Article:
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Create a selection around the iris and right-click on that selection and select Layer via Cut.
We only need the eyeball itself so you can cut that out and delete the rest. Grab the Clone Stamp Tool (S) and clone over the iris bleeds.
I want the iris to look like it's a lens so we need to apply a new Layer Style. Double-click on the unsubtracted Shape layer and apply a Stroke effect with the following settings.
The gradient should be set to a default white-to-black gradient. It's a subtle effect but will add to the realism later on.
Create another Shape layer with the same techniques used in step 7 and design something similar as shown below.
This is where we are going add the cool glow effect to the iris but first, create two copies and put them below the layer we're working on but disable the Layer Visibility for now. Double-click on the right to make the Layer Style menu appear and check Outer Glow with the following settings applied.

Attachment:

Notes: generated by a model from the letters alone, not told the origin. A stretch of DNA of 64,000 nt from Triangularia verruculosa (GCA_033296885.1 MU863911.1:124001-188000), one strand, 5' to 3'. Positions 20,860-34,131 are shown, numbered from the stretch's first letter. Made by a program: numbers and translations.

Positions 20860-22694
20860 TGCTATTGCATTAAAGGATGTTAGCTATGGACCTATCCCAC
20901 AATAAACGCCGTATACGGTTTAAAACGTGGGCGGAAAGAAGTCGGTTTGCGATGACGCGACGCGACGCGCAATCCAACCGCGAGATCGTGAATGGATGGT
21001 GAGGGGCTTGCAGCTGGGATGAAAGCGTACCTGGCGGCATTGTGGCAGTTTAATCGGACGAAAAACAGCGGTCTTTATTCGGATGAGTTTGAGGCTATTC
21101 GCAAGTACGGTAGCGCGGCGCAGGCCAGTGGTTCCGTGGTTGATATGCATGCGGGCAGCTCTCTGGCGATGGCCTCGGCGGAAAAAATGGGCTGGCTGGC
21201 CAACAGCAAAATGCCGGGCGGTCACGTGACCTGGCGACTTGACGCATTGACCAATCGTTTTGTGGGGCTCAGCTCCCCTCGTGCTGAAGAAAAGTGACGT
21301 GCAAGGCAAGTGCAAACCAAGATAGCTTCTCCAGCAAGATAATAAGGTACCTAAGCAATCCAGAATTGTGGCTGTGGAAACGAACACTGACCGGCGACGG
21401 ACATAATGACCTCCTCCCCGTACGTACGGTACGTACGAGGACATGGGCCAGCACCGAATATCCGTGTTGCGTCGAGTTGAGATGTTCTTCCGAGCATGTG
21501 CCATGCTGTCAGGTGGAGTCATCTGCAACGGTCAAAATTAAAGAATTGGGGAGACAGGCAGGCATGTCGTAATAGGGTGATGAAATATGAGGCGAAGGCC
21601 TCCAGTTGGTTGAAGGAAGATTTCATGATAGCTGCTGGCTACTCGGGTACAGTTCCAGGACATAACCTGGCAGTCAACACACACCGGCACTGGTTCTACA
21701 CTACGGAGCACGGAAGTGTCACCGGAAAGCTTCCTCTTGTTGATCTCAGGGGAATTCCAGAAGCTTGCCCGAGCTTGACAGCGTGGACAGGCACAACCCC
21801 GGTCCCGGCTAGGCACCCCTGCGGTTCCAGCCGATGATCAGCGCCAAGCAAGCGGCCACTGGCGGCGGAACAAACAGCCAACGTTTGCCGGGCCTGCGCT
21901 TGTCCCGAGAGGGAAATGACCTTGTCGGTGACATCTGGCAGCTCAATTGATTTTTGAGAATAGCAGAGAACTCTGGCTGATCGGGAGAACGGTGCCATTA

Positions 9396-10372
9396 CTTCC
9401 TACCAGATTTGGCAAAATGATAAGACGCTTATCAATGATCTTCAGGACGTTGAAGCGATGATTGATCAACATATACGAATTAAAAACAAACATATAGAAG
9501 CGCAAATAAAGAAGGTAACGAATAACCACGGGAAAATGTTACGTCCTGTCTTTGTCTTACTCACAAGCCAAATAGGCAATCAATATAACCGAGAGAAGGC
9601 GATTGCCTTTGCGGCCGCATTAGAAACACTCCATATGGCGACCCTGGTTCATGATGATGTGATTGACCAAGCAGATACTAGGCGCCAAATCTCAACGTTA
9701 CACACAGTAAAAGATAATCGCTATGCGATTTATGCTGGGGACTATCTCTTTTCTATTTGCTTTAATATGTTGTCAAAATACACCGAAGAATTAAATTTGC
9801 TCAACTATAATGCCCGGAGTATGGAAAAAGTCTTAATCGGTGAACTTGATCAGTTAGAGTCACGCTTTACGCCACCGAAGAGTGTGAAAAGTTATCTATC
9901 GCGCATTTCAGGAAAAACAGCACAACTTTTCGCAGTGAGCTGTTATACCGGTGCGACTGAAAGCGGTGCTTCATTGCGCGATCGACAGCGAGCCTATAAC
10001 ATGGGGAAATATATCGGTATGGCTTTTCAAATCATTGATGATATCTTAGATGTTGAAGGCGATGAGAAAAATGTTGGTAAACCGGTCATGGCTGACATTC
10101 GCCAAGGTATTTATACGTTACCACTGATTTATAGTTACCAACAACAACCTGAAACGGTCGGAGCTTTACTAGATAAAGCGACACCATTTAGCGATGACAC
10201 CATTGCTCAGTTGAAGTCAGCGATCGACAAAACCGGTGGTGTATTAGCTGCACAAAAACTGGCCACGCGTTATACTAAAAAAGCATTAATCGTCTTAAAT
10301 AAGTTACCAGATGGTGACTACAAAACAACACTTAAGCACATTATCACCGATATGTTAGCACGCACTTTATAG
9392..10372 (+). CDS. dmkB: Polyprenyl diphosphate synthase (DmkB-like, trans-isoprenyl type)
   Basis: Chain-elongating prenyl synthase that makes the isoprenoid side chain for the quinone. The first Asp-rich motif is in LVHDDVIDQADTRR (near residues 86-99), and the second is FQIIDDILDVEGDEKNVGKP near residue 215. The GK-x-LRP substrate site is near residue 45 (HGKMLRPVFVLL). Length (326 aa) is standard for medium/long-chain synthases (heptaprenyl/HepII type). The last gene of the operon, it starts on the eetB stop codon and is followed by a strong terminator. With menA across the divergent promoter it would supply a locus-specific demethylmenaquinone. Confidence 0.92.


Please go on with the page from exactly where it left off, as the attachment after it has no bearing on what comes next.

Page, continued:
Select one of the copied layers and enable the Layer Visibility again. Right-click and convert this Shape layer to a Smart Object and go to Filter > Blur > Gaussian Blur and set it to 40 pixels.
Repeat this exact same step for the other copied Shape layer only this time, set the Gaussian Blur at 10 pixels.
The eye could use some glare so grab a big soft round brush, create a new layer, and click just once. You may adjust the Opacity to whatever you want.
Create a copy of that glare layer and press Ctrl + T to resize, rotate it and place as shown below.
If you have followed this tutorial properly, you should know that this is the time to mask the area of the newly create high-tech eye. Select your Eyeball folder, add a Layer Mask and simply remove the area on top of the eyeball.
We're almost finished but we still need to apply some more color correction. Create a Solid Color layer, set the color to #7D7D7D, and set the Blending Mode to Overlay. Place this layer on top of all layers and convert this to a Smart Object. Go to Filter > Noise > Add Noise and apply these settings.